Level Control Valves (LCV)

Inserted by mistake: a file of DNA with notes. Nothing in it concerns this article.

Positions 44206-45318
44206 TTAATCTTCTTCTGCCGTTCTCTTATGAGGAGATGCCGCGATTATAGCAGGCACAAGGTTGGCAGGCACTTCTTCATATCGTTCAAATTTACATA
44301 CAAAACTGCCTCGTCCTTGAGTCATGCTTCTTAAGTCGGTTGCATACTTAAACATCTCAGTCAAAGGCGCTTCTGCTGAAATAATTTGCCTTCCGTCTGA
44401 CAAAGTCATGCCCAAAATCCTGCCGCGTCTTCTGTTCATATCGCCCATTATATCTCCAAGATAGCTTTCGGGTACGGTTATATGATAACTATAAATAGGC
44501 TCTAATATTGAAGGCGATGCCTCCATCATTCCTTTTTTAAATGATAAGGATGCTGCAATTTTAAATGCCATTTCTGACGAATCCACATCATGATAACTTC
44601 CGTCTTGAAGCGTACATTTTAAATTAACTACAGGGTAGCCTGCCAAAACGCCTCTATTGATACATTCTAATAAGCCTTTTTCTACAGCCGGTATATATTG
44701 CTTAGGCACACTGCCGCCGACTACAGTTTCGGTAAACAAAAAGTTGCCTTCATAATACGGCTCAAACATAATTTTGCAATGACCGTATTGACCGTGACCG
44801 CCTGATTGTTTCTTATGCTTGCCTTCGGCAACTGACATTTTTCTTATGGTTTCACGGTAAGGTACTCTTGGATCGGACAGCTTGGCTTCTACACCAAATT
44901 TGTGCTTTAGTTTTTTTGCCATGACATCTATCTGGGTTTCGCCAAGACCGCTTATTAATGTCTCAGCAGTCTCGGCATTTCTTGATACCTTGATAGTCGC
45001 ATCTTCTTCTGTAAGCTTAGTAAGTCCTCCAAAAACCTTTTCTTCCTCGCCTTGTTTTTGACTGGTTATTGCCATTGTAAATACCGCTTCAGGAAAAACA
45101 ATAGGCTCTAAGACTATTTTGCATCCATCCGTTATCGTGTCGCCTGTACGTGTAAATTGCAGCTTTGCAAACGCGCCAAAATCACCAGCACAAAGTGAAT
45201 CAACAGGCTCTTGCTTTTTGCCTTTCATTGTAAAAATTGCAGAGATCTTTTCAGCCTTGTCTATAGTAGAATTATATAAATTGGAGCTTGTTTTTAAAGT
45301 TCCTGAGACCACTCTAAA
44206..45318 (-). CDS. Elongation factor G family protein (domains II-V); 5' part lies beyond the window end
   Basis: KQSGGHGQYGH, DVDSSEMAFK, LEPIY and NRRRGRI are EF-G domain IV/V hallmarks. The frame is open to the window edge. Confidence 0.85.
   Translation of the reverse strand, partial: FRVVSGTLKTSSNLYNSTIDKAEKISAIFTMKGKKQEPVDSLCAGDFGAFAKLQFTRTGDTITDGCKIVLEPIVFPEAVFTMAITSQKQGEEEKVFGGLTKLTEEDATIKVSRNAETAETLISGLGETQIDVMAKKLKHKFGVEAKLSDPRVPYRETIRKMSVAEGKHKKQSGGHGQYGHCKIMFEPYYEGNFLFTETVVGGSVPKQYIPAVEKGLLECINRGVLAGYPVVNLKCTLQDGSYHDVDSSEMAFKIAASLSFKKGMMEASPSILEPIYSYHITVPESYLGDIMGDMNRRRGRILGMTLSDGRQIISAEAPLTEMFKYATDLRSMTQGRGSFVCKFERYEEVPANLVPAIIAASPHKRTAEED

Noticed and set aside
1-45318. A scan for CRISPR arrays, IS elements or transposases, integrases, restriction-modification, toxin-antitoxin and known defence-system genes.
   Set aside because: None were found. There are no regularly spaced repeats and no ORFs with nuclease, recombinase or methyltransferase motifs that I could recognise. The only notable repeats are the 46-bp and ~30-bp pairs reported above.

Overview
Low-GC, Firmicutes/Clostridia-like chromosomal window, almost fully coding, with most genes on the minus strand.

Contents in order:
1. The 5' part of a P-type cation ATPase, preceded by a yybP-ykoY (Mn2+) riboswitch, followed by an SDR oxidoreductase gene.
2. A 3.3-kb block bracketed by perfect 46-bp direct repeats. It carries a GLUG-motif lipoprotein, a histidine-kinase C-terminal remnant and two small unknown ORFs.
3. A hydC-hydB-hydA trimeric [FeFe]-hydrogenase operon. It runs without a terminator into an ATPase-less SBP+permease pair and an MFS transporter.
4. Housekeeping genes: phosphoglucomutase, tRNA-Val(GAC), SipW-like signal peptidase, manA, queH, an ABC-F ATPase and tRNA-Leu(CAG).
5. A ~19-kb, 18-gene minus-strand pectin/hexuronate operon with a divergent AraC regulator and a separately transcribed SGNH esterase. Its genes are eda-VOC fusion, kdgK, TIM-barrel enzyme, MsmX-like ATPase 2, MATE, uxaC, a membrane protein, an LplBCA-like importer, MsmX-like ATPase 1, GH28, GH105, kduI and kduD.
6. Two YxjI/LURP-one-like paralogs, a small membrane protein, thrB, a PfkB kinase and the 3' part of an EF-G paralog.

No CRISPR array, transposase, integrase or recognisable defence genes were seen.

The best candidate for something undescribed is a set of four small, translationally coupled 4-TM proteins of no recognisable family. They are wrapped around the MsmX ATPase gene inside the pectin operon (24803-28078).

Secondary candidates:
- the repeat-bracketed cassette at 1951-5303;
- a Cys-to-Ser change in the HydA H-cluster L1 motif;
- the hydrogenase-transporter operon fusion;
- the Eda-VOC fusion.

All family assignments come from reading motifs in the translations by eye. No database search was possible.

Level control valves are used in situations which require that the valve be able to shut tightly (“bubble tight”) when the system is not operating. This is always required on open top vacuum type filters that are located below the pool water level. They are also required when an open surge tank is similarly located. These valves are closed by powerful spring actuators. They are opened by water pressure from the main circulating pump. When no water pressure is present due to a shutdown of the circulation system, the spring actuator forces the butterfly valve closed. A schematic system is shown below. These valves are more accurately machined for close tolerances. You will note that they give less resistance to flow, at any given flow rate, when comparing the flow charts for this type valve to those of a modulating valve. A similar sized level control valve does not need to be set as deep as a modulating valve to achieve the same flow or pool turnover rate. Also, the pilot valve allows one to hold a water level above the valve depth, as long as the operating level provides a difference between water levels sufficient to provide flow. See table #2 for depth versus flow of level control valves. The level control valve actuator is a spring to close type that will open when pressure is applied to the underside of the diaphragm. The pilot valve acts as a controller. As water level in the tank drops, the pilot closes and bleeds off less water from the supply line, thereby increasing pressure on the actuator diaphragm, opening the LCV and allowing more water to flow into the tank. Conversely, when the water level rises the pilot valve bleeds more water and less pressure is applied to the actuator allowing the spring to close the valve. On system shut down no pressure is applied to the actuator and the spring closes the valve tightly.